postcard-from-l-a: Finally, it’s time to chill a little. I want a heavy book and nothing to do

The Eastern Sierra is dotted with Alpine lakes. Can you escape the summer heat? Hardly. But it’s a nice place to try.
(Chris Erskine / Los Angeles Times)

All these vacation photos on Facebook are really starting to fry my bacon. Ireland, England, Paris, Prague. So what you saw the pope. I once lunched with Paul Reiser. So what? You think I’m gonna brag to everyone?

Guess it’s that time of year — for travel, for reflection and for a billion photos. For midsummer sarcasm and sidewalks so hot you can bake a bundt cake.

“And you will look to the mountains, and the mountains will look to you,” wrote Carl Sandburg.


“When you come to a fork in the road, take it,” said Yogi Berra.

Am up here in the mountains myself, for a couple days of R&R with my buddy Paul. Funny guy — you know the type. Spends $1,400 on fly-fishing gear to catch five fish. That’s $280 per rainbow trout, which he immediately returns to the Alpine lake as if he were a combo of Jesus and Thoreau.

Me, I tie a fistful of old 2-pound test to a long-stemmed wine bottle and toss it in the lake, using the cork as my bobber. I don’t catch anything. But the wine cost only $7, so I think my rate of return is better.

This summer, the Eastern Sierra is ribbed in gushing streams and pounding waterfalls. To sit among them, with nothing much to do, is the best waste of time there maybe ever has been.

“The time you enjoy wasting is not wasted time,” someone once said.

“You can observe a lot by just watching,” said Yogi.

(Chris Erskine / Los Angeles Times)

I tie a fistful of old 2-pound test to a long-stemmed wine bottle and toss it in the lake. I don’t catch anything. But my rate of return is better.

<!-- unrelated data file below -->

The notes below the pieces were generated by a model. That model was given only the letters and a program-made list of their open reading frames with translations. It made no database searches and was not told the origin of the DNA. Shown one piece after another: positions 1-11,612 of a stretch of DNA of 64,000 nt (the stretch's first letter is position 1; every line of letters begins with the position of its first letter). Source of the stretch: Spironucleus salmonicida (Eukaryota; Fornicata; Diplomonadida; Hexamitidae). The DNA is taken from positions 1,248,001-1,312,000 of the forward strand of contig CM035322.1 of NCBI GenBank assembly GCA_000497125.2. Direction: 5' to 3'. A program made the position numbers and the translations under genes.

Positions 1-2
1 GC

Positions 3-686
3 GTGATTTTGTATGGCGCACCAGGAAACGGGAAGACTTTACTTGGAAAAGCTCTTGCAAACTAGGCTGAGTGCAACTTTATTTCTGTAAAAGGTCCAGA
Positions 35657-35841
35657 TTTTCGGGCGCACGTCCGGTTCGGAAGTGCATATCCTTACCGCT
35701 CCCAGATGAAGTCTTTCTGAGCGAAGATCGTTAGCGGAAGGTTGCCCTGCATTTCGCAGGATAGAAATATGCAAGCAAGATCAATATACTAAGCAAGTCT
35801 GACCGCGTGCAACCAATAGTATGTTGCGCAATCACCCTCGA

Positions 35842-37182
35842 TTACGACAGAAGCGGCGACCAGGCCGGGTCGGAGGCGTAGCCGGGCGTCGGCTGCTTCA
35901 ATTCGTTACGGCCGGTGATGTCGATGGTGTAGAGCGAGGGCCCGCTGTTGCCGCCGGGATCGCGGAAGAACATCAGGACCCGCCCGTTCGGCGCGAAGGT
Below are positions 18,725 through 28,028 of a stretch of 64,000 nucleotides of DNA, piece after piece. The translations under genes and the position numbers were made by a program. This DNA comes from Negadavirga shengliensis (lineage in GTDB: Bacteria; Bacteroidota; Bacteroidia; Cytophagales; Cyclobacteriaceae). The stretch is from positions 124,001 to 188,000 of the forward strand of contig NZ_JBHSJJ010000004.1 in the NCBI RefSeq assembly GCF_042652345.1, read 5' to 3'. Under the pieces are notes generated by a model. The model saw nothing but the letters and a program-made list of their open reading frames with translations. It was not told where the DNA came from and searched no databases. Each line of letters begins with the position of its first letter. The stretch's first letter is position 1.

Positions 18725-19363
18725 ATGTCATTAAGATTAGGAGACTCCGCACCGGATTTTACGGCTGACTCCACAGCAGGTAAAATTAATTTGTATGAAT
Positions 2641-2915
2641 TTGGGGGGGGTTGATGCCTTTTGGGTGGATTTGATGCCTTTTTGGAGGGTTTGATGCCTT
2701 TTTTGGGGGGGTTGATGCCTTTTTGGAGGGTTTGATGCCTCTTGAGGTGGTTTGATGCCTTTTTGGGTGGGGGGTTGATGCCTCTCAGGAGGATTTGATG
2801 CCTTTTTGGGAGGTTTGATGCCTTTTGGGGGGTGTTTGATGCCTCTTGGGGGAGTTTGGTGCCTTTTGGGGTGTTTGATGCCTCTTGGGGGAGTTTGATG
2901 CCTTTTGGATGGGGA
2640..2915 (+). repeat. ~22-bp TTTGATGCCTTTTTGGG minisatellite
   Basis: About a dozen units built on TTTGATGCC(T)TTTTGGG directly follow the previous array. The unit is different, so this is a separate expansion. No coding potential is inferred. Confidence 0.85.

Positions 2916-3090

Yet, the Sierra is California’s snowbelt, and even up here it is hot. Back home, we have had two straight months of 90-degree days. L.A. women have resorted to wearing, essentially, basketball nets.


So, off to the Middle West we will soon go. Haven’t been there much since my mom passed five years ago. The kingdom lost its princess, and then I lost my map.

But it’s time. I still have a sister there — the new princess — and a flock of nieces and a nephew just out of college. They all seem a little depressed over the lack of happy hours in the American workplace. I sense they need my wisdom and guidance, when what they really need is my AmEx card.

I checked the weather. Fat Chicago pizza is in the forecast, and the greatest sandwich ever: the Italian beef combo with extra peppers and extra beef. My sister may send me home in a casket, pulled by a team of mules. I may never make it across the Continental Divide. But it’ll be a smiling corpse.

The little guy and I also hope to head off to Wisconsin, the leafy Sierra of the Upper Midwest, where we will hunt walleye and cheese curds and the sorts of memories I established 50 years ago in similar boyhood jaunts.

Back there, summer is brats and Friday fish fries. I want meatball goulash and maybe a rainy Friday morning … a heavy book, a torn T-shirt and nothing to do. It’s been a wet summer, I hear.

I crave, more than usual, a country road beneath a cylinder of sycamores, maybe a remote diner where the waitress accidentally slips her thumb into your mashed potatoes and gravy. After six straight months in California, I crave overgrowth and imperfection. Fireflies and farm stands. Sweet corn, eight for a buck.

It is turning August, and the summer is burning by. I try to talk to the kids, but every answer is some form of “Ooooooo…ughhhhhh…I don’t know.” Their brains seem to have slipped out of gear.


As my buddy Meyers says, “every answer is a Chewbacca grunt.”

The other day, this conversation:

Rapunzel: “You’re one of a kind.”

Rapunzel’s little brother: “Is that a good thing?”

Rapunzel: “Well….”

Then later:

Rapunzel: “Didn’t I tell you not to be so annoying?”

Rapunzel’s little brother: “Maybe I forgot.”

And yet another day, I opened the garage fridge to find a big container of lady bugs for the garden.

I take that as an omen: Time to chill.

See you in a couple weeks.

Twitter: @erskinetimes


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